‘A new job is like a blank book and you are the author.’

— Unknown

Some employers believe that they can terminate an employee while they are on probation without providing any reason for the dismissal and that the employee would be unable to pursue a legal claim against them.

The decision of Pacheco-Hernandez v Duty Free Stores Gold Coast Pty Ltd (No. 2) [2019] FCCA 1295 has shown this is demonstrably false.

What is probation?

Probation is a period of time set by the employer at the commencement of an employee’s employment so that they can assess whether is employee is suitable for the business and the role they were employed for. A probation period can vary in length but usually ranges from three to six months depending on the role and the size of your company.

Can an employee on probation bring an unfair dismissal claim?

Under the Fair Work Act 2009 (Cth), an employee must be employed for a minimum of six months, or 12 months if the employer is a small business (fewer than 15 employees) to make an unfair dismissal claim.

While an employee on their probation period is unlikely to have worked the minimum period to qualify for unfair dismissal, there are other general protections and discrimination concerns when dismissing a probationary employee.

Further, length of tenure ought to be considered when looking at extending the probationary period. A probationary period of more than 6 months ought to be considered carefully before implementation.

General Protections Claim for an employee on probation

A general protections claim does not have a length of tenure requirement attached to it. If the employee alleges that the employer took adverse action against them for one of the prohibited reasons, the employee may bring a general protections claim.

Prohibited reasons include an employee’s sex; race; age; pregnancy; exercising of a workplace right to make a complaint or inquiry; and or engaging in industrial activity.

The case

In Pacheco-Hernandez v Duty Free Stores Gold Coast Pty Ltd (No. 2) [2019] FCCA 1295, the employer was ordered to pay the employee (a supervisor who was five months into her probation period) a sum of $20,000 compensation for terminating her employment after she made a number of complaints about her employment, including a bullying complaint and working tasks outside her job description.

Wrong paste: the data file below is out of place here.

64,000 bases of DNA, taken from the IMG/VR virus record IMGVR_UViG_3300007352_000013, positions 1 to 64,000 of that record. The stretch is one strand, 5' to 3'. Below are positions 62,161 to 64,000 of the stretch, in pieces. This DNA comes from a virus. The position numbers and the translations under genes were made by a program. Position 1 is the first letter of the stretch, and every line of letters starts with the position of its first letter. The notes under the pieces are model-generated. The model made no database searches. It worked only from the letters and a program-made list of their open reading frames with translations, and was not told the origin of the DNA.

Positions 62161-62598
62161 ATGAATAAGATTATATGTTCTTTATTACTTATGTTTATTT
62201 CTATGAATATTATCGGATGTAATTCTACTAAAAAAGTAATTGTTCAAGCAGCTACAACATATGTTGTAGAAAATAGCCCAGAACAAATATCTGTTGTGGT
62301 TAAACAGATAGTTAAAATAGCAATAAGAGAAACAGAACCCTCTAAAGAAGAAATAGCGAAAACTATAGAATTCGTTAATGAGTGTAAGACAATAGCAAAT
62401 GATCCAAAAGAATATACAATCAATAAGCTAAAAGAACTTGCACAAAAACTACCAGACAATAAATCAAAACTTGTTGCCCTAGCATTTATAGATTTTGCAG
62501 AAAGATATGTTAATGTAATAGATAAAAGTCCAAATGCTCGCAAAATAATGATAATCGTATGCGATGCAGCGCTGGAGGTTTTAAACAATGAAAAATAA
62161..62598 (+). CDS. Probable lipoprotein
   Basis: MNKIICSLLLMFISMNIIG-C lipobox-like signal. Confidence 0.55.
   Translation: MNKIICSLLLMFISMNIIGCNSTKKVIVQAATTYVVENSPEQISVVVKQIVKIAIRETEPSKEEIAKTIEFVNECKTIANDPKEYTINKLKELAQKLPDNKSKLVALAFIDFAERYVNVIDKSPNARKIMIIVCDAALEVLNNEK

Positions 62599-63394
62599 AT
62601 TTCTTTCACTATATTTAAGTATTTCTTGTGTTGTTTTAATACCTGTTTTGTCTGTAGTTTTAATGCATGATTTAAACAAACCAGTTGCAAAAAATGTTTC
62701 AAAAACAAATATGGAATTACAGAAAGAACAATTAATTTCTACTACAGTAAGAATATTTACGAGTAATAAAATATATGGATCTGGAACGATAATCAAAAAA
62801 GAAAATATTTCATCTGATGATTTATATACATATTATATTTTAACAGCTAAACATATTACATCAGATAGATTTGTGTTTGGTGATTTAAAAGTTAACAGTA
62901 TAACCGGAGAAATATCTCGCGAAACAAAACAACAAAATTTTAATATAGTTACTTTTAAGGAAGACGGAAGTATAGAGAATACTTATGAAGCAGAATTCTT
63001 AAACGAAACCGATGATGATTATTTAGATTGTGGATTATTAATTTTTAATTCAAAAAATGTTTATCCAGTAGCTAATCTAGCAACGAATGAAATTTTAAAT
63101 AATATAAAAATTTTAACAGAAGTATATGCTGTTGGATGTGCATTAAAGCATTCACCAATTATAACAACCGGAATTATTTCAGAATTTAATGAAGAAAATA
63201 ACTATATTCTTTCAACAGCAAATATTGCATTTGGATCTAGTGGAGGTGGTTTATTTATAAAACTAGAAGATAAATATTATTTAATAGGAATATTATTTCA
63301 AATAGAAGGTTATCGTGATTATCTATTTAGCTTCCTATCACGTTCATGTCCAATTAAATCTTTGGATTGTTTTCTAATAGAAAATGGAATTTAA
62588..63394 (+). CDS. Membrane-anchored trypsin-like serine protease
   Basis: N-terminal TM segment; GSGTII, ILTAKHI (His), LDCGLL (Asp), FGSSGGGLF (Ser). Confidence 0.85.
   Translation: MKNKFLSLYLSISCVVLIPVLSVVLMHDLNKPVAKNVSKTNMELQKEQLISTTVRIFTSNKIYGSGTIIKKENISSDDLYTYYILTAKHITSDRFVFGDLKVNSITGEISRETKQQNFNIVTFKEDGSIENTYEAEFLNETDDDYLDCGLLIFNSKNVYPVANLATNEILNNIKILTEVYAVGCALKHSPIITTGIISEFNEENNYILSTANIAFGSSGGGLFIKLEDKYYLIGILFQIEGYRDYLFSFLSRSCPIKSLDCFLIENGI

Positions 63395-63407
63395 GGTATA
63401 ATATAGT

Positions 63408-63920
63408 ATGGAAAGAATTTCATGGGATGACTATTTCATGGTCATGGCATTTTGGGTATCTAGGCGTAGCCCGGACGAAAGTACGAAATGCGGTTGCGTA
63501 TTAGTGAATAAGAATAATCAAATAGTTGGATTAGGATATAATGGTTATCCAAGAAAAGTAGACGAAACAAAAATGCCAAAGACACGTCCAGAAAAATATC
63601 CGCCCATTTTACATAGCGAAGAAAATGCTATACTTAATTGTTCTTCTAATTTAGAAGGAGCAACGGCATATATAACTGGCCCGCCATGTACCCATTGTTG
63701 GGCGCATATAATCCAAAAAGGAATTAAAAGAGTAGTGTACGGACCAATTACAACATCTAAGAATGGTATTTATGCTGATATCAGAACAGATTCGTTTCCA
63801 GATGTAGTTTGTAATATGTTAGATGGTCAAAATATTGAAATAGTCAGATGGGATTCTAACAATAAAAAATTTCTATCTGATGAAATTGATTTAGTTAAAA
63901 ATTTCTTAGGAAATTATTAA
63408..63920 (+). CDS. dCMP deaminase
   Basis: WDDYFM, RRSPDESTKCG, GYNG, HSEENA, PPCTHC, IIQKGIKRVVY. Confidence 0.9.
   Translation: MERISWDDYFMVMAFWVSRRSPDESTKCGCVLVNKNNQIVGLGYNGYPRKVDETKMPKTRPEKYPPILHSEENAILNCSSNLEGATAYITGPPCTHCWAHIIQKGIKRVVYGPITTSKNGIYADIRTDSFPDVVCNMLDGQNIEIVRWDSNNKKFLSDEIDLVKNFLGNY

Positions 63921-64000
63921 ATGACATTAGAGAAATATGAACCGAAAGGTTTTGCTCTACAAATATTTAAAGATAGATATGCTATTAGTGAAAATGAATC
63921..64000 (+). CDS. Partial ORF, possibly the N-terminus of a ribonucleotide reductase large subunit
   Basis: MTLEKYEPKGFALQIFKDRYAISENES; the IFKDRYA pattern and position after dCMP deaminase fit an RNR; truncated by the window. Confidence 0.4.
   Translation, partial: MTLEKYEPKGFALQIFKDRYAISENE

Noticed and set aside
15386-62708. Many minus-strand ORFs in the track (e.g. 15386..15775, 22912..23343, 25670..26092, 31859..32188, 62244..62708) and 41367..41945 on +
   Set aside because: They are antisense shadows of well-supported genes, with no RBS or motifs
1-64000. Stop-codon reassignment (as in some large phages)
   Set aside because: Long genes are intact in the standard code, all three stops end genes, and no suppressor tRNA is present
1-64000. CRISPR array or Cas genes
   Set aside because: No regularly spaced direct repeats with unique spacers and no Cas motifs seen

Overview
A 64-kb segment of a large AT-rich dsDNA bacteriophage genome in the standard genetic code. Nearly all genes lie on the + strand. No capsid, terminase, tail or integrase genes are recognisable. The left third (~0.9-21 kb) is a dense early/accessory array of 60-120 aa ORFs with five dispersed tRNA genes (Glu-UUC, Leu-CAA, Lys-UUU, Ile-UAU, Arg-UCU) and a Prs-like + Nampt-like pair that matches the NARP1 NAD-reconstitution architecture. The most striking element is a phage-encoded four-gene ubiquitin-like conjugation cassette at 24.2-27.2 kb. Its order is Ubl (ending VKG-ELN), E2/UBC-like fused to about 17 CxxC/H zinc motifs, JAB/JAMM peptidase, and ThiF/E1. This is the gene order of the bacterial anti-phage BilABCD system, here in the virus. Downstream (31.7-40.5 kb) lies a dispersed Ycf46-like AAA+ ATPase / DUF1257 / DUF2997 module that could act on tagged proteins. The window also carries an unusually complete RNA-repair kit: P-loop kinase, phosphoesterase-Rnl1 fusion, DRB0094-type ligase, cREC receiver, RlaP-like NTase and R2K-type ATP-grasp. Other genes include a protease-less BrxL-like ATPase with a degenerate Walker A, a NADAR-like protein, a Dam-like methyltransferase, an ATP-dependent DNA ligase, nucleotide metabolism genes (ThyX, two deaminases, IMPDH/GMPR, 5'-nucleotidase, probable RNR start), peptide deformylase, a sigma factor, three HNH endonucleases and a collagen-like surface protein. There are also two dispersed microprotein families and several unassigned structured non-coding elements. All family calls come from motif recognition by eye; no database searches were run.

Justice Manousaridis found that the employer had failed to provide a reason for termination, either in the face to face meeting or in the termination letter, and had informed the employee that they were not required to give a reason for termination.

General protections claims reverse the onus of proof, meaning that once lodged, it is the employer who must demonstrate that they did not terminate the employee for a prohibited reason. In this case, the employer argued the employee was terminated because ‘she was not the right fit for the business.’

The Federal Circuit Court rejected that assertion and found failure to provide reasons to the employee left it open for her to allege that her termination was prohibited or unlawful. Further, the employer has failed to discharge the onus placed upon them to prove that it was not for a prohibited reason.

This case is warning for employers to provide the reasons for termination for all employees, including those in their probation period.

Further to the general protections claims, an employee may also be able to make a discrimination claim to the Equal Opportunity Commission or the Australia Human Rights Commission, regardless of their length of employment as tenure does not form part of the eligibility criteria in those forums.

Takeaways on General Protection Claims and the above case

Employers should have a process for managing employees on a probation period.

Firstly, the employer should be clear when the probationary period is to end by including the length of the probationary period in the employee’s employment contract and by having a process to review the employee’s performance during the probation period.

If the employee is not performing as expected, the employer should meet with the employee to set out any performance issues and to implement a performance improvement plan.

Should the employee ultimately be found to be unsuitable for the business, the employer should meet with the employee prior to the end of the probation period and:

  • inform the employee that they have been unsuccessful in their probation period and that their employment will be terminated;
  • provide clear and specific reason(s) for termination;
  • outline any outstanding salary/wages to be paid including accrued annual leave, and any contractual notice periods or payment in lieu of notice;
  • deliver to the employee a letter of termination, detailing the above.

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